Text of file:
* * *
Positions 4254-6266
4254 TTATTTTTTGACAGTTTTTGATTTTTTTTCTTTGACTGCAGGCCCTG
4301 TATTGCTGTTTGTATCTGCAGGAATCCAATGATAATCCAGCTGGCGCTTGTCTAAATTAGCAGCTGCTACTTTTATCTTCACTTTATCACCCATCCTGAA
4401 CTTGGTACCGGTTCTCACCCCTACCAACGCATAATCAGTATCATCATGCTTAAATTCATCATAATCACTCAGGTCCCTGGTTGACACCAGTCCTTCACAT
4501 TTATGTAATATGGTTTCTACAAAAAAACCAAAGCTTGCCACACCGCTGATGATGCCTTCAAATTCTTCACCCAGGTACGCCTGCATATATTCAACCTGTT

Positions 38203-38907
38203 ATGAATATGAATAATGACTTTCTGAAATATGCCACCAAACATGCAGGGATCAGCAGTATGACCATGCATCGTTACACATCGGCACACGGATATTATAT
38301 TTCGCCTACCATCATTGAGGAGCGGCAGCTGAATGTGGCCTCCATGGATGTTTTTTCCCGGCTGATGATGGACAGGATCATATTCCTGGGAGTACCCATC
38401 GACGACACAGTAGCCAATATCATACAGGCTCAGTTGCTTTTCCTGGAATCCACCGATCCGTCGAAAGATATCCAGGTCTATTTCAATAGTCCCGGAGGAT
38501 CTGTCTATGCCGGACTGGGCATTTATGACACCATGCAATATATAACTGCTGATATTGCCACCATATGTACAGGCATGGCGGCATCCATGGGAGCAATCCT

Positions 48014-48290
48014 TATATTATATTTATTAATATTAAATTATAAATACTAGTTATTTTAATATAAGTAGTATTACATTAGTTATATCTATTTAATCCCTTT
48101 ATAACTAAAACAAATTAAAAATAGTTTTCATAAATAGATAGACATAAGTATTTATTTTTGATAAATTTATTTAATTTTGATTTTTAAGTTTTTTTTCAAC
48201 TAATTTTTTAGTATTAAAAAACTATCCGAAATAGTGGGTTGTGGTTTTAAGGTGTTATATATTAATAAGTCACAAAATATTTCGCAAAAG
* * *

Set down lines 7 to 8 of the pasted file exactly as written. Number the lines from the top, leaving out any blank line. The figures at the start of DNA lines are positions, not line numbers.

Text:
38203 ATGAATATGAATAATGACTTTCTGAAATATGCCACCAAACATGCAGGGATCAGCAGTATGACCATGCATCGTTACACATCGGCACACGGATATTATAT
38301 TTCGCCTACCATCATTGAGGAGCGGCAGCTGAATGTGGCCTCCATGGATGTTTTTTCCCGGCTGATGATGGACAGGATCATATTCCTGGGAGTACCCATC